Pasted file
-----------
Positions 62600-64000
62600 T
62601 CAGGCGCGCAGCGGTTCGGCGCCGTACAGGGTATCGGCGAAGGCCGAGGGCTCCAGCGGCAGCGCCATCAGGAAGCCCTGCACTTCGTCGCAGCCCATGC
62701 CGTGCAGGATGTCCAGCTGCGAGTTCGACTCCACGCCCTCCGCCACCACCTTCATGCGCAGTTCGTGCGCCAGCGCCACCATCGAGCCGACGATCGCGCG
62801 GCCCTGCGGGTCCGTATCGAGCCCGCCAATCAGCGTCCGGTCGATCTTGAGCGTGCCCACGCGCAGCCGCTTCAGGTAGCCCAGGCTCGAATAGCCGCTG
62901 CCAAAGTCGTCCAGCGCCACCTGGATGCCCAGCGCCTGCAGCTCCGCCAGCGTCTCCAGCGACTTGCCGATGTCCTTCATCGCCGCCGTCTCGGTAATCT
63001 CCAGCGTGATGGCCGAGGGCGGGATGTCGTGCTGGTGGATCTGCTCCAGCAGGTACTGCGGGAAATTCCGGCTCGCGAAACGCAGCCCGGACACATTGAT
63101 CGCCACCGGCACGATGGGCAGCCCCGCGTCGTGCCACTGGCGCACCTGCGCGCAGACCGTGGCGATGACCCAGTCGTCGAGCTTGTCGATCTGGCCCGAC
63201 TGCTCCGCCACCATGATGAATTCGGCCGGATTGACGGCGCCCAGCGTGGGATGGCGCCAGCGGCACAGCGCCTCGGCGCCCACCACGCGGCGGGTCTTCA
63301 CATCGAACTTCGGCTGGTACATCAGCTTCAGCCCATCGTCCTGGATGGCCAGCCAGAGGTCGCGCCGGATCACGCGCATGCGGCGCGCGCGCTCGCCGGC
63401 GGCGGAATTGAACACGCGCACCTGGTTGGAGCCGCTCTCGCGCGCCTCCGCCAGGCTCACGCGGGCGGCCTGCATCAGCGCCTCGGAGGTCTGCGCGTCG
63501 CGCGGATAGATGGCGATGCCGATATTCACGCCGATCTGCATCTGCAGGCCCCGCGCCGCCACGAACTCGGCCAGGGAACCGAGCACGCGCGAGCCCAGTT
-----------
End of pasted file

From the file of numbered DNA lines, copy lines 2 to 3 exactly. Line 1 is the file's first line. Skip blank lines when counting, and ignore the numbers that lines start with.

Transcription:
62600 T
62601 CAGGCGCGCAGCGGTTCGGCGCCGTACAGGGTATCGGCGAAGGCCGAGGGCTCCAGCGGCAGCGCCATCAGGAAGCCCTGCACTTCGTCGCAGCCCATGC